General anesthesia is never needed for liposuction. General anesthesia adds unneeded risk to liposuction. GA (general anesthesia) increases the risk of post op nausea and vomiting. You don't want to be throwing up for 24 hours after your Lipo.
Most extensive lipos require either placing the patient face down on their stomach and/or turning the patient from side to side. There is more risk when patients are moved when they are asleep under GA than when they are awake.
Tumescent anesthesia is a specialized local anesthesia that was developed in the 1980's to allow surgeons to perform lipo without the risks of GA. A very dilute solution of local anesthetic and adrenaline is injected into the fat. This accomplishes two things; you feel no pain and there is almost no bleeding. Every lipo should have Tumescent fluid injected into the fat! Even when general anesthesia is used! The adrenaline prevents excessive blood loss and is one of the reasons Lipo has such a great safety record.
Why IV Sedation?
Unless the Tumescent (local anesthesia) is injected very, very slowly, it burns and hurts when it goes in. The sedation is used so that the patient won't feel the discomfort associated with injecting the local. The downside is some doctors give so much IV sedation, the patient is really getting GA (general anesthesia) through their vein. That is a dangerous situation if not monitored by an anesthesiologist or a CRNA (certified registered nurse anesthetist).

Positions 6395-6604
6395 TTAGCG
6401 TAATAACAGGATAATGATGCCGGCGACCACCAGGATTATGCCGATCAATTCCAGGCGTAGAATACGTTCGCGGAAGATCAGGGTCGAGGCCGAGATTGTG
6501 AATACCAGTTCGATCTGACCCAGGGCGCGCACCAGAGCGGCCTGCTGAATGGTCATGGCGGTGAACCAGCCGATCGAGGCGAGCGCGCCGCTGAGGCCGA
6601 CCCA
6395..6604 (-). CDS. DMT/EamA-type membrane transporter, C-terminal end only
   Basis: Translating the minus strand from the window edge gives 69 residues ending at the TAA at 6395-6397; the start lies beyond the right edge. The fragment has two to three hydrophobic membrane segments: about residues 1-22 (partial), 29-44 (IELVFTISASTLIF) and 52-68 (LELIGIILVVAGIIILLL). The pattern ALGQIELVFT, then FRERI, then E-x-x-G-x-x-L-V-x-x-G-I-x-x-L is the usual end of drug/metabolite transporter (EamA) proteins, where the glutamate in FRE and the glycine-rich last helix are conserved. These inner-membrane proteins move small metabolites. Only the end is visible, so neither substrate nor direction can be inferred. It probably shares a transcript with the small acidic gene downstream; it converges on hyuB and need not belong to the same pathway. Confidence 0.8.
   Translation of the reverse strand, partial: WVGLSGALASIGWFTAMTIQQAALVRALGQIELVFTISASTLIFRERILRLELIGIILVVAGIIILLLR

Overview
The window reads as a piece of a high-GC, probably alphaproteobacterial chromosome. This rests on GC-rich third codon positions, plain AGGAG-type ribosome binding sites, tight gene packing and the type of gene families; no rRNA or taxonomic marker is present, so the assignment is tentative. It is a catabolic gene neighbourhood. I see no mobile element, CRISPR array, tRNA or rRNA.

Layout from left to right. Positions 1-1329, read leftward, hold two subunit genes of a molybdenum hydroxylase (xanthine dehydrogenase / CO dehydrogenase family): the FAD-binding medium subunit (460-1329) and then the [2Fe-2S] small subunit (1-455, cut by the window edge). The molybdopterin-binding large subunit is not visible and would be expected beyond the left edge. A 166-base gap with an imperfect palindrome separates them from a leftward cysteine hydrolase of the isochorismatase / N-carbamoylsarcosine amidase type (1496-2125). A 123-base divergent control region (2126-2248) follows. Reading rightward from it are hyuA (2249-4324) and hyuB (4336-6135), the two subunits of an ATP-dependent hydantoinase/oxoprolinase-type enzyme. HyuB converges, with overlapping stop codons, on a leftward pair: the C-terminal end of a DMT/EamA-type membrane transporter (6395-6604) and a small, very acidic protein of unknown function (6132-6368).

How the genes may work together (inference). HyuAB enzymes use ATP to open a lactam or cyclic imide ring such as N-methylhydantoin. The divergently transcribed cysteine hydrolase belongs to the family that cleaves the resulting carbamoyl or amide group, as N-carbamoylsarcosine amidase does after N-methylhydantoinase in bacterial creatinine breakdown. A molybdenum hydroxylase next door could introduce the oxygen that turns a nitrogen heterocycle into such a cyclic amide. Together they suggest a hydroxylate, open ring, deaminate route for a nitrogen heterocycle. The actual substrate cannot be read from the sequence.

Very few facilities use pure local without some sedation.
For more than 20 years, we have combined epidural anesthesia ( the very safe anesthesia used for child birth ), Tumescent local, and light sedation.
Be sure any cosmetic surgery that you undergo is performed in a state licensed and national accredited facility under the supervision of an anesthesiologist or a nurse anesthetist.
Safety is your prime concern!